Beer Review – Priscilla White Wit Wheat

Priscilla White Wit Wheat, a doozy of a name. Mind you, Oskar Blues is the same brewery that brings you Fugli, so make of that what you will. This is the third Oskar Blues brew I've tried, and so far they're 1/2 in my book. As you probably know by now, hops and I have a tolerate and hate relationship most of the time. Dale's Pale Ale was too much for me (full review coming soon enough). Fugli was a great brew because it balanced sweetness with the hops, creating a pleasant flavor throughout. But as a MASSIVE fan of witbier, I was excited to try out Priscilla White Wit Wheat.

Beer Revew – Samuel Adams Berliner Weisse

The Samuel Adams Beers of Summer Variety pack is an interesting group of brews. Of course, the flagship Boston Lager is included. My first "new" choice of the pack, the Summer Ale, failed to meet my expectations. It seemed confused as to what it hoped to be, and so it really didn't become anything distinguishable. It was bitter, its was sour, it was meh. After a couple weeks rest, I decided to have another crack at the 12-pack, this time selecting the Berliner Weisse. As a wheat beer fan, I was cautiously optimistic.

Beer Review – JosephsBrau Hefeweizen

Oh Trader Joe's, the mecca for upper-middle class citizens looking for off-brand, high quality edible products. While I had never shopped here before, I knew many people who seemingly lived and died by the products available at the Californian retailer. And honestly, I wouldn't ever have thought to visit Trader Joe's and evaluate its beer offerings until I read this. Intrigued by Trader Joe's surprisingly deep roster of in-house brew, I decided to stop by and see what the fuss was about.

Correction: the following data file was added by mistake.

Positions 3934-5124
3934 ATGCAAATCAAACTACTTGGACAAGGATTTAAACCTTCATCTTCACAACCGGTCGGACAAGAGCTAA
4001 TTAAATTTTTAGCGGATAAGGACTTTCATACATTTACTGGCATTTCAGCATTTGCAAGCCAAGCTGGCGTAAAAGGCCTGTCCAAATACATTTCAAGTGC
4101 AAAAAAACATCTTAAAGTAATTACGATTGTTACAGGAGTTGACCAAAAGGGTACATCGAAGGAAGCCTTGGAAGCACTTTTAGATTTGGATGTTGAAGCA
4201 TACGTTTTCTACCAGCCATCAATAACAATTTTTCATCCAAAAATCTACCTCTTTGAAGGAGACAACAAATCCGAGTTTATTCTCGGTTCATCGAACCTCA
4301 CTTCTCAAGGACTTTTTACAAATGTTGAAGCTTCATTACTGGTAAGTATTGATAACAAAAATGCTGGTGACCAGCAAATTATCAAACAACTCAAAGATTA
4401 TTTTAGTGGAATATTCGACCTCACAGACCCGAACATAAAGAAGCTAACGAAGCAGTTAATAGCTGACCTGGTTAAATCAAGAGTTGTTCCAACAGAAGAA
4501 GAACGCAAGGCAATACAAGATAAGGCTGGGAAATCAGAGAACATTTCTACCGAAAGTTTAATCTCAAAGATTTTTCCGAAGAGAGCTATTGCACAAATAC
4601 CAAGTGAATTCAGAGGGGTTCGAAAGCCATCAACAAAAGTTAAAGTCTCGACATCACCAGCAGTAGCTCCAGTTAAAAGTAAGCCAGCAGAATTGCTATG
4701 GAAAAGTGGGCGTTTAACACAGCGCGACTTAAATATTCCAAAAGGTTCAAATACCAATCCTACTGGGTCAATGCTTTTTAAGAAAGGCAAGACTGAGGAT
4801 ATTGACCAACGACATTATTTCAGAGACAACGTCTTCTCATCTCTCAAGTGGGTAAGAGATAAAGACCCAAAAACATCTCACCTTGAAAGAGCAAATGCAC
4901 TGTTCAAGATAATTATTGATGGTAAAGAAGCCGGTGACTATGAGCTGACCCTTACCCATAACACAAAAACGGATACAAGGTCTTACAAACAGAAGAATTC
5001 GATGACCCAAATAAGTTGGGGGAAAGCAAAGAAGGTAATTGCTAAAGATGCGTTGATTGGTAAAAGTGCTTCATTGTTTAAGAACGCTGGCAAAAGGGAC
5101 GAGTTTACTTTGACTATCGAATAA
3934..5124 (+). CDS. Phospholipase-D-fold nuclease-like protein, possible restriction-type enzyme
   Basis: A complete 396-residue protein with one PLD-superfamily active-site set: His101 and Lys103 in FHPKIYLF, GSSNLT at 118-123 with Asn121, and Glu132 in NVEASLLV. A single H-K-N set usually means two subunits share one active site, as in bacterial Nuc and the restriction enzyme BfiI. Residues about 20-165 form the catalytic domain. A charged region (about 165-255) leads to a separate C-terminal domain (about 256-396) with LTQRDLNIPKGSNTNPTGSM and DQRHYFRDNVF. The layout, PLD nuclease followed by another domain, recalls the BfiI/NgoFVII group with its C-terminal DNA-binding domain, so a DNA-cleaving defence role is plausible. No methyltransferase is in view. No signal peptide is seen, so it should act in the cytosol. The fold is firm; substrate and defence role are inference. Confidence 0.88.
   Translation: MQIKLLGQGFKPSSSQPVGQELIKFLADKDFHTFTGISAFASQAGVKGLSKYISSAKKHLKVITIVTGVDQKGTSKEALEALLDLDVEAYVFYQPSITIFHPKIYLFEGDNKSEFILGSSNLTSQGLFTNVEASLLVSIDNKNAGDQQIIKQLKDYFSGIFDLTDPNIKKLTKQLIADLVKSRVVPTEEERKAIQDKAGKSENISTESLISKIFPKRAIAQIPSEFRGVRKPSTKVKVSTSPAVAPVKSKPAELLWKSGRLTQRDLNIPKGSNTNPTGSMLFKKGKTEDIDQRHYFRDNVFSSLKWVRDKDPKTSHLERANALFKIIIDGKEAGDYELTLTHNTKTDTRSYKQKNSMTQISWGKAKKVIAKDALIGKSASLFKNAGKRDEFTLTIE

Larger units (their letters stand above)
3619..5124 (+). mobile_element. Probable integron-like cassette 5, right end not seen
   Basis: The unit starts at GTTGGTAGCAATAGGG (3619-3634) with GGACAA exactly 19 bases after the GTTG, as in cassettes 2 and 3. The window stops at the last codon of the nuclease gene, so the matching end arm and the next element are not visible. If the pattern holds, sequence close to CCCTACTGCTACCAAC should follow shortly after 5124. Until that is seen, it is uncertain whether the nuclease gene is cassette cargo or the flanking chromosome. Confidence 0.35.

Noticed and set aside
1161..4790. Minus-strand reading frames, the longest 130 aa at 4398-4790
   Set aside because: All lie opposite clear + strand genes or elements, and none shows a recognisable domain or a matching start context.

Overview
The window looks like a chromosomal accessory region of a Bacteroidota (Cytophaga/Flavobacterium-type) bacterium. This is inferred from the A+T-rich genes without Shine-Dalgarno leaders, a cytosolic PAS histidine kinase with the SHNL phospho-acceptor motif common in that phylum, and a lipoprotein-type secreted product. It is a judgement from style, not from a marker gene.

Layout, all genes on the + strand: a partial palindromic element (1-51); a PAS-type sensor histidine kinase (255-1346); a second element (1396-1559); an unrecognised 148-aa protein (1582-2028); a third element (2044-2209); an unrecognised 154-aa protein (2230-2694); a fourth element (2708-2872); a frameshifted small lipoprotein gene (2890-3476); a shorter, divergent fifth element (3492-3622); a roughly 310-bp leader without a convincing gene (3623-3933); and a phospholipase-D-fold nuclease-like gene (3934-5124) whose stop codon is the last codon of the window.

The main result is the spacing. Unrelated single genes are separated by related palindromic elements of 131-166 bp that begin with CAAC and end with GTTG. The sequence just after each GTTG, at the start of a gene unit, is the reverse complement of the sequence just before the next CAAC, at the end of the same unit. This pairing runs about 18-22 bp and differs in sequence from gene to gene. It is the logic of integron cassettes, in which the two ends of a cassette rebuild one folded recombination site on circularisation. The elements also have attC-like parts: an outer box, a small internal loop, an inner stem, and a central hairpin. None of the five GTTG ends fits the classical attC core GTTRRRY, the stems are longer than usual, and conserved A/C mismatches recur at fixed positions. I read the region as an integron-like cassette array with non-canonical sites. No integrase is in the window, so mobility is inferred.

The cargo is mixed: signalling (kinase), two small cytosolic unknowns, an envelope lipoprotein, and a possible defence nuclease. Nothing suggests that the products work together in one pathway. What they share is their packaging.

Beer Review – EOS

EOS hefeweizen is one of the 6 beers brewed year round by award winning Nebraska Brewing Company. Founded by Paul and Kim Kavulak, the Nebraska Brewing Company began as a hobby. Between 1992 and 2005, Paul dabbled in home brew, constantly trying to improve his brews.

Beer Review – Blanche de Bruxelles

Interestingly, the original brewery was dismantled during WW1. In 1916, the German military seized the brewery's equipment to meet the needs of their war efforts. After the war, a struggling brewery was acquired, becoming Lefebvre's home until this day.

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